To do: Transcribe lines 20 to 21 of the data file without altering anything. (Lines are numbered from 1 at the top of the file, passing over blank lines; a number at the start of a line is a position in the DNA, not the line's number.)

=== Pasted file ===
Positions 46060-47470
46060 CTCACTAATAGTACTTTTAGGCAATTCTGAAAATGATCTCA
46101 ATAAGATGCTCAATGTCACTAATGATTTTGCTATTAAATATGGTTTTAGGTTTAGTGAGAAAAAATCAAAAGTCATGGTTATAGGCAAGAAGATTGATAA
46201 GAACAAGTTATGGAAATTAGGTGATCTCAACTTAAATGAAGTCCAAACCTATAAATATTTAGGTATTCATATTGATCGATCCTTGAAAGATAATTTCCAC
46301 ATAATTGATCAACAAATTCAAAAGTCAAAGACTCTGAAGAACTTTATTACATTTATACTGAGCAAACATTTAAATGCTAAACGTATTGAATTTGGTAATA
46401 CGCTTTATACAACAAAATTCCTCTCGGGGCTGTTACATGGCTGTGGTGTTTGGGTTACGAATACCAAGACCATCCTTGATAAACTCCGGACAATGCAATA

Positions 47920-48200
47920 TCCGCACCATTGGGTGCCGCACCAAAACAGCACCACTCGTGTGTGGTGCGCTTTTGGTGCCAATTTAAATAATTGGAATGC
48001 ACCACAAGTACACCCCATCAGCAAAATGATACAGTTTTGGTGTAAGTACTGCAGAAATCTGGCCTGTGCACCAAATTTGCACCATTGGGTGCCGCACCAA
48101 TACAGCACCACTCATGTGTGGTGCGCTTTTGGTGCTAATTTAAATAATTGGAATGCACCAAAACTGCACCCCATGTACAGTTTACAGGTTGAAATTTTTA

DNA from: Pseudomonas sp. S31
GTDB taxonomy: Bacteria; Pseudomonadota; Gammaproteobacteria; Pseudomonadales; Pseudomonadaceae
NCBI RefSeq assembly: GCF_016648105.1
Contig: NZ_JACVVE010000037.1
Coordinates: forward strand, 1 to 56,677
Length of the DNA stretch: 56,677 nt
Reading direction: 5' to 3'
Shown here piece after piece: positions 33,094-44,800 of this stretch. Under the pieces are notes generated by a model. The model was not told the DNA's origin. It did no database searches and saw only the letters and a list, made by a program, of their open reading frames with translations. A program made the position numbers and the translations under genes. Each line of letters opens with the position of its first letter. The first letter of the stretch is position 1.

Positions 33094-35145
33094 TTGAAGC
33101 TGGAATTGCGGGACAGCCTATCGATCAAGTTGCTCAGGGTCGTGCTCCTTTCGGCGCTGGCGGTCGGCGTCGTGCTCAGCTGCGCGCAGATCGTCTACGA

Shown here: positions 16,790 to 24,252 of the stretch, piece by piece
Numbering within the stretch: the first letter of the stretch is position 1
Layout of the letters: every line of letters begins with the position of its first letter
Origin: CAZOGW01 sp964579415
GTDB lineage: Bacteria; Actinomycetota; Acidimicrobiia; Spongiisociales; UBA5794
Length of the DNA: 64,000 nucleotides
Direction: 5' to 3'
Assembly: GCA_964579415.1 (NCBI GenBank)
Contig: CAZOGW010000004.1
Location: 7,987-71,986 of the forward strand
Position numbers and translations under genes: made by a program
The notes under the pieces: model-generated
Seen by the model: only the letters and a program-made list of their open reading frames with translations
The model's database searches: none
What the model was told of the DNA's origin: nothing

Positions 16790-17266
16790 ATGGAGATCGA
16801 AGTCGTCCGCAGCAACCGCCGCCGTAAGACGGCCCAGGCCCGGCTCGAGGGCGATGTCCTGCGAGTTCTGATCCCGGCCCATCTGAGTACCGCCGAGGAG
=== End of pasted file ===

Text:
33094 TTGAAGC
33101 TGGAATTGCGGGACAGCCTATCGATCAAGTTGCTCAGGGTCGTGCTCCTTTCGGCGCTGGCGGTCGGCGTCGTGCTCAGCTGCGCGCAGATCGTCTACGA